This painting will be back on auction this evening - for those who would like another crack at the bidding. This past Saturday, eBay had a major outage for almost 18 hours, affecting every single item and all categories and also happened on the final hours of my painting's auction. The winner bidder was kind enough to agree to allowing me to relist it for another 10 days.
And now for something completely different. I essentially 'spackled' on a thick, toned-down white and worked within that, with a combination of scraping, painting with a brush and adding more texture. It was totally gratifying to maintain some control over the paint - often times I feel the paint has more control over me.
This painting will be auctioned, probably starting next week sometime - just want to let that thick paint dry a bit longer than usual. I'll be sure to post it again when the auction kicks in.
A note about the landscapes you've seen in the past week..... they will all be framed and arranged in a holiday window display at my frame shop. A very understated version of what I normally have done in the past years - something mellow and a bit more down to earth.
One of my favorite paintings of the week - done fast and with a flat, honker brush and a wide range of color - letting the orange ground peek through a bit more. When I need some inspiration, I look at other painters' works - with landscapes, I pour over Doug Braithwaite's to remind myself that you don't have to nitpick to get the point across.
The one yesterday was an accidental result by the way - I was pleased with the top portion, the sky and treeline, and had done something totally different below that and hated it. I wiped that off and just wanted more simplicity - picked up the palette knife that I usually ignore and played.
Same with this painting - feeling out how to balance some tighter brushwork with some loose texture. Just exercising the brain - working through a block - enjoying the freedom.
You would know I don't normally paint figures like this young woman - frankly, it isn't something you would usually see while walking through a city. I happened to be in Washington Park, in Charleston, watching some plein-air painters - and a local artist, Rhett Thurman, had arranged for a model to pose for her. Wishing I had my paints with me, I could only wonder how I would approach this. As goofy as it sounds, with a photo as my guide, I pretended I was in the park and just went for it - staying as loose as possible.
I've been getting used to painting on this orange-red ground. Just like with the black ground, I play with the edges showing slivers of what's beneath, and the red is powerful in that respect. Especially with skin. At the same time, I'm working on a spring show - most of the prep requires thinking too hard and not enought painting. But..... I did my first piece which is a bit larger than my usual - quite frankly, just to see if I could - and I love it. Can't wait for you to see it.
This new piece The Hunt for Red October is a scene from the beaches of Hilton Head Island - a man with a good book and his best friend patiently waiting for some playtime.
I really love this painting. For starters, I painted on a burnt-orange, just for something different, and small glimpses of that show through. Much like you see in Carol Marine's paintings. I love that. Also the current challenge on my Different Strokes blog - take a look at many interpretations.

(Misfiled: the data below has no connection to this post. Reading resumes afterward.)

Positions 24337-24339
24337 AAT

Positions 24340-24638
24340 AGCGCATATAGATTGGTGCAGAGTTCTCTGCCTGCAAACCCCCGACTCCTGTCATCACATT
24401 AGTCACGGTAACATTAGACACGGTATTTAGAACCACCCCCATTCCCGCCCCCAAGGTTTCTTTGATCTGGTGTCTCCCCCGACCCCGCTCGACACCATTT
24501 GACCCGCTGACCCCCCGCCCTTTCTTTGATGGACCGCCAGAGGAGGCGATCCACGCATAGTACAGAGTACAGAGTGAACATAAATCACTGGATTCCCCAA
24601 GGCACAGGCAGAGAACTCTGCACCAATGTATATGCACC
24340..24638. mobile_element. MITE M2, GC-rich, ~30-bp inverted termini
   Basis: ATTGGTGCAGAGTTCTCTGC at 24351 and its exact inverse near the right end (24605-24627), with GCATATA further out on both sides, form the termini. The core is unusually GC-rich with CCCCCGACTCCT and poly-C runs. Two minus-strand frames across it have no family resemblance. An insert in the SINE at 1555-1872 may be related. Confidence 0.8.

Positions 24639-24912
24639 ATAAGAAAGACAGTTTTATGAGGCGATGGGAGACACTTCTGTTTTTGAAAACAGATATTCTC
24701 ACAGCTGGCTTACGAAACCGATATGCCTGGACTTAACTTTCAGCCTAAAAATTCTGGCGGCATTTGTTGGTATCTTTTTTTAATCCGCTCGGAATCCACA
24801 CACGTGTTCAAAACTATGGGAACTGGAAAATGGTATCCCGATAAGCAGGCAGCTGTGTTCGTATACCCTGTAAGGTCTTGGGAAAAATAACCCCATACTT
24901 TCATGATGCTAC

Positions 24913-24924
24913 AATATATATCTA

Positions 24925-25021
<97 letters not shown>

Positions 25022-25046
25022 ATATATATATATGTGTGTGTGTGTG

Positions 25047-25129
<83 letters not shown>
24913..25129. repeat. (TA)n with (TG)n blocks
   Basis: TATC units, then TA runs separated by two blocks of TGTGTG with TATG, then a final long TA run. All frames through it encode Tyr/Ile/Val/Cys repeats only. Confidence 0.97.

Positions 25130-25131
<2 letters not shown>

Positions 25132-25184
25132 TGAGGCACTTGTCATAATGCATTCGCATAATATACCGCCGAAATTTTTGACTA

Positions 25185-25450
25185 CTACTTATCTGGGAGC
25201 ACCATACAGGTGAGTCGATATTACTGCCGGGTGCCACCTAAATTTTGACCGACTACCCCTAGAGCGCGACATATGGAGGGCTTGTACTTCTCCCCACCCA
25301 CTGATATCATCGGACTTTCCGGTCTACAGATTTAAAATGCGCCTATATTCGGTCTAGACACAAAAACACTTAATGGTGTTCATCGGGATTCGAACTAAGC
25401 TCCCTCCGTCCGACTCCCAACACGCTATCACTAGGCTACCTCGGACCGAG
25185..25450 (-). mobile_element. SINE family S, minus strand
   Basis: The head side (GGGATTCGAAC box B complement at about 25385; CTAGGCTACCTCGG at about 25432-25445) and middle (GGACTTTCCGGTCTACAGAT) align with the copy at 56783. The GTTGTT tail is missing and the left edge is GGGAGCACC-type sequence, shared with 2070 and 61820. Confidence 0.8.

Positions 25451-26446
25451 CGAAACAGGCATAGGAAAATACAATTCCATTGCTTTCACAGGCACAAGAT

Travelers and their shadows in the Reagan National Airport in Washington DC.
It felt like the best time of the year to be in that city. It's a place you should walk about and it's simply easier when it's cooler. You spot little gems like this along the way.
Saturday morning, I headed to Washington Park where I met up with a Charleston artist, Tate Nation - a delightful person to know. He introduced me to lots of his friends and fellow painters who were participating in 'Painting In The Park', doing Plein Air demonstrations and open to the public to enjoy. Those paintings were also part of the Charleston Art Auction that evening - with proceeds going to local high school art programs.
The auction was so cool - frantic pace once the man with the microphone gets started. Happy to report both of my paintings sold. It is a trip when I see my pieces up there - it's a very exciting event for me.
Just wanted to check in - I'll be back to the paints tomorrow.
Owning a business can be gratifying at times. And sometimes the weight of responsibility can suck the life out of you. A hefty repair bill was my dose of reality today, wondering how, in this age of operating at a bare-bones capacity, I'm going to pay for it. I've had better days. So I came straight home, made a pot of strong coffee and got lost in my paints. A dose of Zen.
"You should keep on painting no matter how difficult it is, because this is all part of experience, and the more experience you have, the better it is... unless it kills you, and then you know you have gone too far." ~ Alice Neel
"If I had the energy, I would have done it all over the country" - Edward Hopper
"It's what you carry to an object that counts." - Andrew Wyeth
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"When I'm old and gray, I want to have a house by the sea. And paint. With a lot of wonderful chums, good music, and booze around. And a damn good kitchen to cook in."